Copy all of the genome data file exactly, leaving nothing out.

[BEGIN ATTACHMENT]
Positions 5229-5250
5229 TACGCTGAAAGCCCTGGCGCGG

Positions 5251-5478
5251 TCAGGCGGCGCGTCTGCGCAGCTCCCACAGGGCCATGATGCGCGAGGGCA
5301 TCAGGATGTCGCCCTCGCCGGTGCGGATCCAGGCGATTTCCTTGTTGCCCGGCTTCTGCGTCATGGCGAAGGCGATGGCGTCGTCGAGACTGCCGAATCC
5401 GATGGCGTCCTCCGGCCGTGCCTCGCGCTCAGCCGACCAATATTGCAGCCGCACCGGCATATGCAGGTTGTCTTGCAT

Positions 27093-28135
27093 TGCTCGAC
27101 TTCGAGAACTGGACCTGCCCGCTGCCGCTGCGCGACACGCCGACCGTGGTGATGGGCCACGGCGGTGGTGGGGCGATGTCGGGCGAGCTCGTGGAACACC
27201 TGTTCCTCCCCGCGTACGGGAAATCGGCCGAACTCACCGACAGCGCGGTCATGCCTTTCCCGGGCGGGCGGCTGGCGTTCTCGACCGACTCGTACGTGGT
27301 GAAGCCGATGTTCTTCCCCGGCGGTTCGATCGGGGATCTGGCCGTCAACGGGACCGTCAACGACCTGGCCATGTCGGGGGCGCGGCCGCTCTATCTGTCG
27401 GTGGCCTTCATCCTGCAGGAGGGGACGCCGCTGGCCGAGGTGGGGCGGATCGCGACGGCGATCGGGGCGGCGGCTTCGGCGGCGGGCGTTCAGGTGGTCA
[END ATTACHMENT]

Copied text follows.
Positions 5229-5250
5229 TACGCTGAAAGCCCTGGCGCGG

Positions 5251-5478
5251 TCAGGCGGCGCGTCTGCGCAGCTCCCACAGGGCCATGATGCGCGAGGGCA
5301 TCAGGATGTCGCCCTCGCCGGTGCGGATCCAGGCGATTTCCTTGTTGCCCGGCTTCTGCGTCATGGCGAAGGCGATGGCGTCGTCGAGACTGCCGAATCC
5401 GATGGCGTCCTCCGGCCGTGCCTCGCGCTCAGCCGACCAATATTGCAGCCGCACCGGCATATGCAGGTTGTCTTGCAT

Positions 27093-28135
27093 TGCTCGAC
27101 TTCGAGAACTGGACCTGCCCGCTGCCGCTGCGCGACACGCCGACCGTGGTGATGGGCCACGGCGGTGGTGGGGCGATGTCGGGCGAGCTCGTGGAACACC
27201 TGTTCCTCCCCGCGTACGGGAAATCGGCCGAACTCACCGACAGCGCGGTCATGCCTTTCCCGGGCGGGCGGCTGGCGTTCTCGACCGACTCGTACGTGGT
27301 GAAGCCGATGTTCTTCCCCGGCGGTTCGATCGGGGATCTGGCCGTCAACGGGACCGTCAACGACCTGGCCATGTCGGGGGCGCGGCCGCTCTATCTGTCG
27401 GTGGCCTTCATCCTGCAGGAGGGGACGCCGCTGGCCGAGGTGGGGCGGATCGCGACGGCGATCGGGGCGGCGGCTTCGGCGGCGGGCGTTCAGGTGGTCA